Oversight Democrats ask EPA for briefing on controversial compliance memo
House Democrats are questioning the Environmental Protection Agency (EPA) over a March memo in which the agency said it may not seek penalties against companies that don’t monitor their pollution during the coronavirus pandemic.
The March 26 document states that the agency temporarily “does not expect to seek penalties for violations of routine compliance monitoring, integrity testing, sampling, laboratory analysis, training, and reporting or certification obligations in situations where the EPA agrees that COVID-19 was the cause of the noncompliance.”
In a Wednesday letter, Democrats on the House Oversight and Reform Committee requested a briefing by the agency regarding the decisionmaking process behind that policy, its expected environmental impacts, and its anticipated end date.
The lawmakers are particularly pressing the agency on the influence of any outside groups, citing a letter that a prominent oil and gas industry group had written to the agency on March 23 asking it to temporarily waive “non-essential compliance obligations” such as recordkeeping, training and other non-safety requirements due to the virus.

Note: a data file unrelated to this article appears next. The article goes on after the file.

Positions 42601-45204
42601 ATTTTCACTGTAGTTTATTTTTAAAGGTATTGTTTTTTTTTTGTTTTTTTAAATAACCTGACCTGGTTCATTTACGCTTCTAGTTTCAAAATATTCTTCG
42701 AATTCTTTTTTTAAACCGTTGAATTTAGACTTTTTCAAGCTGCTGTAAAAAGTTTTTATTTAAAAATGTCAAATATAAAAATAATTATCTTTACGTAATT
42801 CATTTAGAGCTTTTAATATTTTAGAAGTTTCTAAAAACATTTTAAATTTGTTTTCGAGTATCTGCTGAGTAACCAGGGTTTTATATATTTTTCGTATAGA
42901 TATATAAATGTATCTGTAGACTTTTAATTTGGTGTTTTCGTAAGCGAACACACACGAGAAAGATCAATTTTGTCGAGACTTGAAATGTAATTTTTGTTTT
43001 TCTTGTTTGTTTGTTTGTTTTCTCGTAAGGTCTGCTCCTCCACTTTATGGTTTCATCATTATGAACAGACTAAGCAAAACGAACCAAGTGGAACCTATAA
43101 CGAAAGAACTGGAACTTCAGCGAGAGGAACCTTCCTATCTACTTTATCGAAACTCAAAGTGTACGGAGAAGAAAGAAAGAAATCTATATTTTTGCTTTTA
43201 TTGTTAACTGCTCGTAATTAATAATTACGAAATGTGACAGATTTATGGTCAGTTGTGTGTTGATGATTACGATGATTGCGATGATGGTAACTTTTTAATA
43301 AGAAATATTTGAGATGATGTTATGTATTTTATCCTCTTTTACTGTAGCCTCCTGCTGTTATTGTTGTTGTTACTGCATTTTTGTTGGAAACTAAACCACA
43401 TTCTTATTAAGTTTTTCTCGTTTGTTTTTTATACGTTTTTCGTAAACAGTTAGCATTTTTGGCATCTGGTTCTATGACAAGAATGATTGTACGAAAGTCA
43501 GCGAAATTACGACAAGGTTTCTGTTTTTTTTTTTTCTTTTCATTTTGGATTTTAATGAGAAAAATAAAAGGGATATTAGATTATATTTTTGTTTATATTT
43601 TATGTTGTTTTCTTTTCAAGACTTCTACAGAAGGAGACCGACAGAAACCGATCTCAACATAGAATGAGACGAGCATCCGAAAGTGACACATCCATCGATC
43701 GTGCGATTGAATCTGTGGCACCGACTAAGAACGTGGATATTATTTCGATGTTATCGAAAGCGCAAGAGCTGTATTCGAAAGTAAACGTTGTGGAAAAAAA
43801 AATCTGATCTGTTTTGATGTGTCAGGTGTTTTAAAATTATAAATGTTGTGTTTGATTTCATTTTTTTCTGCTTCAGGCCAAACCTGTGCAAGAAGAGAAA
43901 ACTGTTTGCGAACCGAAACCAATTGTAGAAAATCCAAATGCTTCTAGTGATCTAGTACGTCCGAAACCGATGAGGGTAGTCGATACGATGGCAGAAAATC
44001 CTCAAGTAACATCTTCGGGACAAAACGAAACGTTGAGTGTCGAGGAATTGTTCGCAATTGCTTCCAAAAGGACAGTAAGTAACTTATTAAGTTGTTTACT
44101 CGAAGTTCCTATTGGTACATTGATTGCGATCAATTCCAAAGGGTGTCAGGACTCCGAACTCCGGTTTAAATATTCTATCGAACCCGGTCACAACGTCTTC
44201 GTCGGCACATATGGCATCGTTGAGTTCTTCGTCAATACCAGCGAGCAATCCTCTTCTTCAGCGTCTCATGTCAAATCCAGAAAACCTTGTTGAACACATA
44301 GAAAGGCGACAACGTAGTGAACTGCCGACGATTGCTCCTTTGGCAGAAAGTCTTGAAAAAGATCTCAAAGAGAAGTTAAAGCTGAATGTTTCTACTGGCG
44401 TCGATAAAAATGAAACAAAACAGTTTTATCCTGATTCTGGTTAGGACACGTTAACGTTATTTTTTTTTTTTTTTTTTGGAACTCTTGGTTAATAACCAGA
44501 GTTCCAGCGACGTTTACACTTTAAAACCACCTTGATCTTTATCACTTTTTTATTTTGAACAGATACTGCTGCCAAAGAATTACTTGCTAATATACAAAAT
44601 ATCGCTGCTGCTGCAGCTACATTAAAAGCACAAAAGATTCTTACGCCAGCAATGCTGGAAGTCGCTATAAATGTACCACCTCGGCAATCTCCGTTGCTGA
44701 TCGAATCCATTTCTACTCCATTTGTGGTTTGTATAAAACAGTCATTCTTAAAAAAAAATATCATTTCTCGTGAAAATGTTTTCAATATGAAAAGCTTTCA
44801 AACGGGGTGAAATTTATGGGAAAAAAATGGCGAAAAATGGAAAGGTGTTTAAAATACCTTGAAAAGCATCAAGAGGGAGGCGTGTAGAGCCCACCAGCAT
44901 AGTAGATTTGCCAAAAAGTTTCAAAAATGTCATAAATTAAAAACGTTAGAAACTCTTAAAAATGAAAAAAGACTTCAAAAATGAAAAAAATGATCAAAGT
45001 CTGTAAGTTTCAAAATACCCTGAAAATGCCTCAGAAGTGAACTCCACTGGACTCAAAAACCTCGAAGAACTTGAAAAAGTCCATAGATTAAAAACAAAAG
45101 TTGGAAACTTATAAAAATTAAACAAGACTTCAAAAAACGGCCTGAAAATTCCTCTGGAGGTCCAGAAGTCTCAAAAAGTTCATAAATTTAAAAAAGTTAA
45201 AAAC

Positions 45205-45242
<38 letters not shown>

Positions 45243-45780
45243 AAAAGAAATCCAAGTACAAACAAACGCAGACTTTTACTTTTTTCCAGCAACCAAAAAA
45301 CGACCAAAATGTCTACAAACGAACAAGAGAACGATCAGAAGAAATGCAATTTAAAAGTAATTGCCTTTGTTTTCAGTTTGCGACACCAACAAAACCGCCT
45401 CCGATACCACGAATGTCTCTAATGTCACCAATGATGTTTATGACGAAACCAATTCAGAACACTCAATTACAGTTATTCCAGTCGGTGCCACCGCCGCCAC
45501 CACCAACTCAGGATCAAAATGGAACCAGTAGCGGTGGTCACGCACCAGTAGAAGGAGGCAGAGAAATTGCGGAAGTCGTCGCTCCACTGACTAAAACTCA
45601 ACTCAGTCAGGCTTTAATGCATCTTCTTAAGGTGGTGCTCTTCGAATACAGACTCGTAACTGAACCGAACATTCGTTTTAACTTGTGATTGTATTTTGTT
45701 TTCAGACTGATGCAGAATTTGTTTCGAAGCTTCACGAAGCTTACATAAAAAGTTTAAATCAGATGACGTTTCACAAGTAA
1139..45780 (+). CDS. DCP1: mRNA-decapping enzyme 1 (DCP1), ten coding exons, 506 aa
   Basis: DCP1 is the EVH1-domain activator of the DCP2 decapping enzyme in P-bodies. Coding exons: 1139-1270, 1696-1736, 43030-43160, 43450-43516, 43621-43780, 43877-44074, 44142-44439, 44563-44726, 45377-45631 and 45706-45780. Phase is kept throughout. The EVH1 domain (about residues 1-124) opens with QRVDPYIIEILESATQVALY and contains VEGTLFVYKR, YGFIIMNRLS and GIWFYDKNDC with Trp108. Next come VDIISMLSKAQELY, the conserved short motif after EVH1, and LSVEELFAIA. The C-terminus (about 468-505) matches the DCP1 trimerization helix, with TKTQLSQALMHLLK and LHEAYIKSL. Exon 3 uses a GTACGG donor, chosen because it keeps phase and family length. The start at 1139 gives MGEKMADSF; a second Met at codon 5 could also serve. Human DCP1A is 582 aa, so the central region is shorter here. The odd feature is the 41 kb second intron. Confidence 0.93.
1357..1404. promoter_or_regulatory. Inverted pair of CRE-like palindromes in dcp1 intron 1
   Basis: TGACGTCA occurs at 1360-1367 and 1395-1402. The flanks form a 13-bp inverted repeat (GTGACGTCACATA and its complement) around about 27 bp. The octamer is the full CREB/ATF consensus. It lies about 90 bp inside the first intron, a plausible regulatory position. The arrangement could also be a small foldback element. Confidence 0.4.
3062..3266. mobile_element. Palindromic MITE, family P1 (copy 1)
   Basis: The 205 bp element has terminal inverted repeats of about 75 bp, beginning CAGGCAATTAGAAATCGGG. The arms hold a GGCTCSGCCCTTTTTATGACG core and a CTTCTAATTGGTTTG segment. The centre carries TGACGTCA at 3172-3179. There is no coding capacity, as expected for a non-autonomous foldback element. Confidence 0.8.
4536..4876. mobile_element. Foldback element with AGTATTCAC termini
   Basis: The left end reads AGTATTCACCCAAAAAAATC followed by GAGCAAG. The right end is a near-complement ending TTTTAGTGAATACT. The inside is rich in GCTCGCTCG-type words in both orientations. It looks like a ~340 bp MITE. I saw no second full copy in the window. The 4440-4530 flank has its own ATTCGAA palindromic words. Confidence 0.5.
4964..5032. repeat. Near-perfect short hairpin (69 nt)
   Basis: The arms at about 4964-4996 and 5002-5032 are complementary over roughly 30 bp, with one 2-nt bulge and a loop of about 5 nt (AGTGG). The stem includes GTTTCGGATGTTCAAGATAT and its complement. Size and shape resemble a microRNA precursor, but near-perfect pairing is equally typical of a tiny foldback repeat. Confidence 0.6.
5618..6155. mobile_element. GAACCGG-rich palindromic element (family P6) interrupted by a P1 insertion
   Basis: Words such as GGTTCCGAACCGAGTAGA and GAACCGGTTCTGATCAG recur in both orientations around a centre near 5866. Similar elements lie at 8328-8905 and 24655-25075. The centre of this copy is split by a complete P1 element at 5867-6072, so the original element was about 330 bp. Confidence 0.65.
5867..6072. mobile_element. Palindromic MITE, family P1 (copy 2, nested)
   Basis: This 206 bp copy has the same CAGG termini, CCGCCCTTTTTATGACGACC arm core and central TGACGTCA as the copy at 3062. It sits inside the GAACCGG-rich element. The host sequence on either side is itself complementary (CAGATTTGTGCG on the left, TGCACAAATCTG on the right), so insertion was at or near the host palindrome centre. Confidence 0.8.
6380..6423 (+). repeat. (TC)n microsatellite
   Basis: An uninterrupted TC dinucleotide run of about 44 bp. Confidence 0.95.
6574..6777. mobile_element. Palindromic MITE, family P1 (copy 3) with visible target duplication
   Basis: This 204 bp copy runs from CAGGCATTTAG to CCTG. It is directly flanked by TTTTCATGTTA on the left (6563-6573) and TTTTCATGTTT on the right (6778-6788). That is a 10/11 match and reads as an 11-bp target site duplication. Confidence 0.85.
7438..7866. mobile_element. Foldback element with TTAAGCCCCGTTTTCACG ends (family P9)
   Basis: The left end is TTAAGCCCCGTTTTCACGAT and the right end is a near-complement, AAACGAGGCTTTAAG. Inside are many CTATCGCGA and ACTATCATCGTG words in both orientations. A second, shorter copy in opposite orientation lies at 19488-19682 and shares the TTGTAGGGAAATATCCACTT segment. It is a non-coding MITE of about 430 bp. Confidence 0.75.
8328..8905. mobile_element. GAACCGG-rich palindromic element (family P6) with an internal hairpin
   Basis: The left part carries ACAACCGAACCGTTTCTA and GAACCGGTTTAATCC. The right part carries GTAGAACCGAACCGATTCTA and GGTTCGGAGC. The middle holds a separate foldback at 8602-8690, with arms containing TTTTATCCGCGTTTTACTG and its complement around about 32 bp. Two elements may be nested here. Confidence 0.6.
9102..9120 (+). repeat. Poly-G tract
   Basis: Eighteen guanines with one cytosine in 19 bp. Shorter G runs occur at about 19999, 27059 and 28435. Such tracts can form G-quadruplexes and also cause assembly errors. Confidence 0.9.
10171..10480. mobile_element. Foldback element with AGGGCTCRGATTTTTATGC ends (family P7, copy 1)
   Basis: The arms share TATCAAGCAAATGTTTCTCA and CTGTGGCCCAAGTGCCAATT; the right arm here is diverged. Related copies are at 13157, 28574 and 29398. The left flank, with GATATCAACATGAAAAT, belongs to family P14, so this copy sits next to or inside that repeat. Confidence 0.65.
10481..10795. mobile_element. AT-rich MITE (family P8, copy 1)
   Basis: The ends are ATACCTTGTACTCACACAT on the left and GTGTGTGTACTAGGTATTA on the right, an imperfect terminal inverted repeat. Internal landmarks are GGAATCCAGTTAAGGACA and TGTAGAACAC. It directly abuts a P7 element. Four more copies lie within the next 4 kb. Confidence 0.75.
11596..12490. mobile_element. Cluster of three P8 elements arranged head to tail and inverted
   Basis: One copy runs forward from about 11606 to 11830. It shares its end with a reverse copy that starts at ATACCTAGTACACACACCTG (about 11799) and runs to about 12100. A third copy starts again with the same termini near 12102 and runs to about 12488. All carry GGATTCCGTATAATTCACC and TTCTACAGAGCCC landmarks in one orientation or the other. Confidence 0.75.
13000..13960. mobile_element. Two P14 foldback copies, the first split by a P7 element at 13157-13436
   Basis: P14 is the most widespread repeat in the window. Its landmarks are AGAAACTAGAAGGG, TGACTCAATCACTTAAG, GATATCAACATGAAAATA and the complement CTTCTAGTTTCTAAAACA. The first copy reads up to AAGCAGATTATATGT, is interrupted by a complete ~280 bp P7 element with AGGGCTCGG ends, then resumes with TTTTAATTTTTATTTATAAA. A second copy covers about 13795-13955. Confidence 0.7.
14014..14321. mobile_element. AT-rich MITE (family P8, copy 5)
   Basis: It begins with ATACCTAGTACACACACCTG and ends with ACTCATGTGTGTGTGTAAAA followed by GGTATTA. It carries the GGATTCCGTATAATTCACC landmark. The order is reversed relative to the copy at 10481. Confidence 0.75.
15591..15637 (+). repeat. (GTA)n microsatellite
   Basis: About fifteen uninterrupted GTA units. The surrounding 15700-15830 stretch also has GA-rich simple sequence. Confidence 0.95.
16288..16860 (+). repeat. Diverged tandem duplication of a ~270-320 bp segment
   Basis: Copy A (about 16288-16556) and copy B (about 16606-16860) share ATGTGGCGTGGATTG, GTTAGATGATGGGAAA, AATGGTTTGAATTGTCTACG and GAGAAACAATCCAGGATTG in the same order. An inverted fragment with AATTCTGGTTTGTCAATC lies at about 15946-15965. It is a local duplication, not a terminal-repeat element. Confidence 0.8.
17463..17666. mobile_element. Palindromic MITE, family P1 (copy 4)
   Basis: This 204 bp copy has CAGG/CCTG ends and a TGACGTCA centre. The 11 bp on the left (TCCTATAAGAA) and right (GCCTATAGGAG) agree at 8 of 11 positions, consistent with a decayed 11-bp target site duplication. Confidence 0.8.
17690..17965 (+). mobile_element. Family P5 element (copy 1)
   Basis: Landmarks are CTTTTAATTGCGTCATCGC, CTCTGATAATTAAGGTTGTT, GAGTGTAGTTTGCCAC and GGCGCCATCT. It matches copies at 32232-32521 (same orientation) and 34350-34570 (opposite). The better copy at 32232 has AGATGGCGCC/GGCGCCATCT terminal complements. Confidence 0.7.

The lawmakers also accused the EPA of “taking advantage of a global pandemic to advance an anti-environment and anti-climate agenda.”
“This unprecedented action sends a signal to polluters that they will not face any penalties for poisoning our air and water, which will put the health of Americans further at risk not only during the coronavirus crisis, but for years to come,” the Democrats wrote.
An EPA spokesperson said in a statement to The Hill that assertions made in the letter are “false.”
“EPA is not suspending enforcement of environmental laws during the pandemic … The temporary enforcement policy is not a nationwide waiver of environmental rules,” the spokesperson said. “We will continue to work with federal, state and tribal partners to ensure that facilities are meeting regulatory requirements, while taking appropriate steps to protect the health of our staff and the public.”
The agency has also previously defended its policy, telling members of Congress that it “is not seeking penalties for noncompliance only in circumstances that involve routine monitoring and reporting requirements, if, on a case-by-case basis, EPA agrees that such noncompliance was caused by the COVID-19 pandemic.”
Critics argue, however, that the damage will already be done by the time the EPA makes its decisions about whether the outbreak was a reason for the noncompliance.